Rumsfeld questions China’s secretive military intentions
* Says world watching if Beijing charts path to open society
* China warns US against arms sales to Taiwan
BEIJING: The world is watching to see whether China will chart a path towards a more open society, and wondering why it is concealing the pace of its military spending, US Defence Secretary Donald Rumsfeld said Tuesday.
Rumsfeld, making his first visit here in his current position, said China will have to make choices between its desire for continued economic growth and efforts to control outside influences and access to information.
“Obviously, those of us in the United States and in other countries around the world hope that they make choices towards a more open society,” he told reporters as he flew here from Washington.
“But obviously it is up to the People’s Republic of China to make its decisions as to how it wants to arrange itself from a political, economic and security standpoint,” he said. “But as they make those decisions, the rest of the world sees those decisions and makes judgements about it.”
A major US concern is a Chinese military buildup that the Pentagon says is tipping the balance of power against Taiwan and could alter the military balance in the region. China still claims Taiwan as its territory awaiting reunification, despite the island being ruled separately since 1949 following a civil war, and has vowed to take it back by force if necessary.
Rumsfeld accused China of understating the scope of its Defence spending, and he said this is sowing suspicion about how China intends to use its growing military might.
In an interview aboard his plane en route from Washington, Rumsfeld questioned China’s motives in underreporting its Defence spending. He mentioned no figures, but the Pentagon said last summer that China may be spending US$90 billion on Defence this year - three times the announced total.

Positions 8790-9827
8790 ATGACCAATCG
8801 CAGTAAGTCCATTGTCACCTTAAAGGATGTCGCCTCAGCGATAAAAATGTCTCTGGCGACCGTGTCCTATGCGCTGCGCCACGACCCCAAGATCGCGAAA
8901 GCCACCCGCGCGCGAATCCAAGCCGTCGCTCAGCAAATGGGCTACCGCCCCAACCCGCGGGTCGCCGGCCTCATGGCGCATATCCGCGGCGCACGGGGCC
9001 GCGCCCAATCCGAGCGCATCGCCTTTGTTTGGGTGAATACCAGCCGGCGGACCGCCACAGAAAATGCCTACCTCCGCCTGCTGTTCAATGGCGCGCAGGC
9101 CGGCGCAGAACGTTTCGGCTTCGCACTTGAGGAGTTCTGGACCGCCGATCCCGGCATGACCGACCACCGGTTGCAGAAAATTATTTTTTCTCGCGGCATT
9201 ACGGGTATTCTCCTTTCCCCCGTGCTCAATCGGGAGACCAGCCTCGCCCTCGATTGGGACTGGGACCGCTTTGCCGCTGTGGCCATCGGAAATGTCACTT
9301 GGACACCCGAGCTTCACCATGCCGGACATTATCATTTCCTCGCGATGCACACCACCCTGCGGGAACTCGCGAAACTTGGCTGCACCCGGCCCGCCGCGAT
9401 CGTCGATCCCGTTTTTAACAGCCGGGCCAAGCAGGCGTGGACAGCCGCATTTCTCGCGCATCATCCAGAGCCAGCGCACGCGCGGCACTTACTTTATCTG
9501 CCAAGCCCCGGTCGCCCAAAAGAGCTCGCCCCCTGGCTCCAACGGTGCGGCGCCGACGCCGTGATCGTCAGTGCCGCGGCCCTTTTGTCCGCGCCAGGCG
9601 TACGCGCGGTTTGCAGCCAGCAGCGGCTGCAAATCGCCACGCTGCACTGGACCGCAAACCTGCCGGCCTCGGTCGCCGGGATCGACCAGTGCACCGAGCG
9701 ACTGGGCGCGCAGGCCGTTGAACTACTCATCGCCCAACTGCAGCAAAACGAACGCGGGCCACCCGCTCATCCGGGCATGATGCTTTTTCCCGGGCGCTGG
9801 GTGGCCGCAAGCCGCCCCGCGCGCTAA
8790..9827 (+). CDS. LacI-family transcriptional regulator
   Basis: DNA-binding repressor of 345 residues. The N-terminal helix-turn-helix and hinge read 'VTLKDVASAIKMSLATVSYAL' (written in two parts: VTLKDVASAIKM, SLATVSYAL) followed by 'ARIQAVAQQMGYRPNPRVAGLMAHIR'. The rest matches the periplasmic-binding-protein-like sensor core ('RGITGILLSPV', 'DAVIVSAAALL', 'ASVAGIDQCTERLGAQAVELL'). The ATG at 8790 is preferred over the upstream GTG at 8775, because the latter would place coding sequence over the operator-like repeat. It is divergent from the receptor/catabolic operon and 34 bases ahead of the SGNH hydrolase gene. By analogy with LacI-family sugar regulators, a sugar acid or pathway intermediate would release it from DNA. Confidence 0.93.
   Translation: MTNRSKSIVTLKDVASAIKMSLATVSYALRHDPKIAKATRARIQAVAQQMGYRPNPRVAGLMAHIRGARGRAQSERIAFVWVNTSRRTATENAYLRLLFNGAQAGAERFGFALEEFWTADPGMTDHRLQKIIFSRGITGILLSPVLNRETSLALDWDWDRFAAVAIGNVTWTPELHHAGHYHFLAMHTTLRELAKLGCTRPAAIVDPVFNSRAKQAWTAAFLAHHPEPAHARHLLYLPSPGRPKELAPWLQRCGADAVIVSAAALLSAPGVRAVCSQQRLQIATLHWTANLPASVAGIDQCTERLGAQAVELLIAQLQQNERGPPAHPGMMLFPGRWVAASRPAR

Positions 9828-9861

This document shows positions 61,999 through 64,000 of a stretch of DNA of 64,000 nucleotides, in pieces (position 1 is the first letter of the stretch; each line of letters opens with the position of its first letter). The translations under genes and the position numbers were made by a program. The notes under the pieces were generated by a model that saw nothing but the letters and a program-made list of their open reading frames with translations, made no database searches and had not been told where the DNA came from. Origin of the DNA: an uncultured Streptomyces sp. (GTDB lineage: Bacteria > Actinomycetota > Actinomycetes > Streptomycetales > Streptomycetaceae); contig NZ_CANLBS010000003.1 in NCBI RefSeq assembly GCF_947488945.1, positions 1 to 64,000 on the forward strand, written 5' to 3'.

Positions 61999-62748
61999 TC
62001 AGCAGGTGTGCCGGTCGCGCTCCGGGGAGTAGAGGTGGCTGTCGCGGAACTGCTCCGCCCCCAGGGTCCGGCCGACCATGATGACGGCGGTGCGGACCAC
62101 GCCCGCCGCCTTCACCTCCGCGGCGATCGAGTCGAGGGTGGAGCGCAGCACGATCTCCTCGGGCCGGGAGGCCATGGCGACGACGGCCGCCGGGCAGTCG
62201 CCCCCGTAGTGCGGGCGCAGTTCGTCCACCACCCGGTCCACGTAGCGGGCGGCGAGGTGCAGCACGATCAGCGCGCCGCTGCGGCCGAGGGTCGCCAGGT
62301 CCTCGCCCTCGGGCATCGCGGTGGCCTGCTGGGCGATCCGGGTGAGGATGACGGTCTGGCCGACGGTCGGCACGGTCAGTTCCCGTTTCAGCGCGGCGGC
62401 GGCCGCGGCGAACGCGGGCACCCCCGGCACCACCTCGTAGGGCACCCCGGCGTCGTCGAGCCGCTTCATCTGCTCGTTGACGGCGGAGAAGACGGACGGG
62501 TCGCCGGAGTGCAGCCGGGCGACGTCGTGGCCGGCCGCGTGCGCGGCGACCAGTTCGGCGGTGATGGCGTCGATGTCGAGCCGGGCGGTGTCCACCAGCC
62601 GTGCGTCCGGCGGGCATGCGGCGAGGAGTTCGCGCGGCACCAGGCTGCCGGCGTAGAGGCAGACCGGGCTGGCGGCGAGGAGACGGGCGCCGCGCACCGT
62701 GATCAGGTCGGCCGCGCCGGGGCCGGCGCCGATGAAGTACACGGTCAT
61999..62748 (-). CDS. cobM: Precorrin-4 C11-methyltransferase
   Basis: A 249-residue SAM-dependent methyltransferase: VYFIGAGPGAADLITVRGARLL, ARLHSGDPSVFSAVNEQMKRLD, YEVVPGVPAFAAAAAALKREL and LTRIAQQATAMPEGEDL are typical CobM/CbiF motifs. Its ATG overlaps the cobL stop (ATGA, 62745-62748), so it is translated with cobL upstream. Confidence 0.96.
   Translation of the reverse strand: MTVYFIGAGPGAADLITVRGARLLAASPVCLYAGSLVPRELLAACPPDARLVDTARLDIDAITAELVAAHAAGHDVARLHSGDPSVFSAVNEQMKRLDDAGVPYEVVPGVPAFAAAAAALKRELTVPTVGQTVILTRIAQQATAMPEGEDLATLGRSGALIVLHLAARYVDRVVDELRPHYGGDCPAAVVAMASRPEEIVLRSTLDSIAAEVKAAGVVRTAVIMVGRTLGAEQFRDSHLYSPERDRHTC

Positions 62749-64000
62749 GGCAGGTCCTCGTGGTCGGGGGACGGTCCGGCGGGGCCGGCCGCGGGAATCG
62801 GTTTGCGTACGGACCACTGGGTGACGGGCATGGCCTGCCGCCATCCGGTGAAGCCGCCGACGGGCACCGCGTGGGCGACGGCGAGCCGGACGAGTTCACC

Taiwan is considered the most contentious issue in China-US relations and Beijing is strongly opposed to the US commitment to provide Taiwan the means to defend itself. Shortly after Rumsfeld arrived, China Tuesday warned the United States against selling arms to Taiwan.
“We’re strongly opposed to the United States having any form of military exchange or cooperation with Taiwan, including providing arms to Taiwan,” foreign ministry spokesman Kong Quan told a regular briefing. Taiwan’s Defence ministry has been trying to get legislative approval for a massive 10-billion-dollar arms purchase from the United States including advanced submarines and aircraft.
Rumsfeld drew attention to China’s arms buildup in a speech in Singapore in June, which was followed by a Pentagon report that said China’s military spending - an estimated 90 billion dollars a year - was two to three times greater than disclosed. He said he did not know why China was investing so much in the weapons, which according to US intelligence estimates include 650 to 730 short-range missiles deployed to garrisons opposite Taiwan.
“I think it’s interesting that other countries wonder why they would be increasing their Defence effort at the pace they are and yet not acknowledging it,” he said. “It is almost as interesting as the fact that it is increasing at the pace it is,” he said.
Rumsfeld indicated that he would be observing what his Chinese hosts say and do during his two-day visit to get a sense of where they are headed.
He meets Wednesday with President Hu Jintao and Defence Minister Cao Gangchuan, and is being given an unprecedented visit to the headquarters of China’s strategic nuclear forces. China is expected to bring into service new road-mobile intercontinental ballistic missiles, extended-range ICBMs and submarine-launched missiles over the next several years, according to the Pentagon. agencies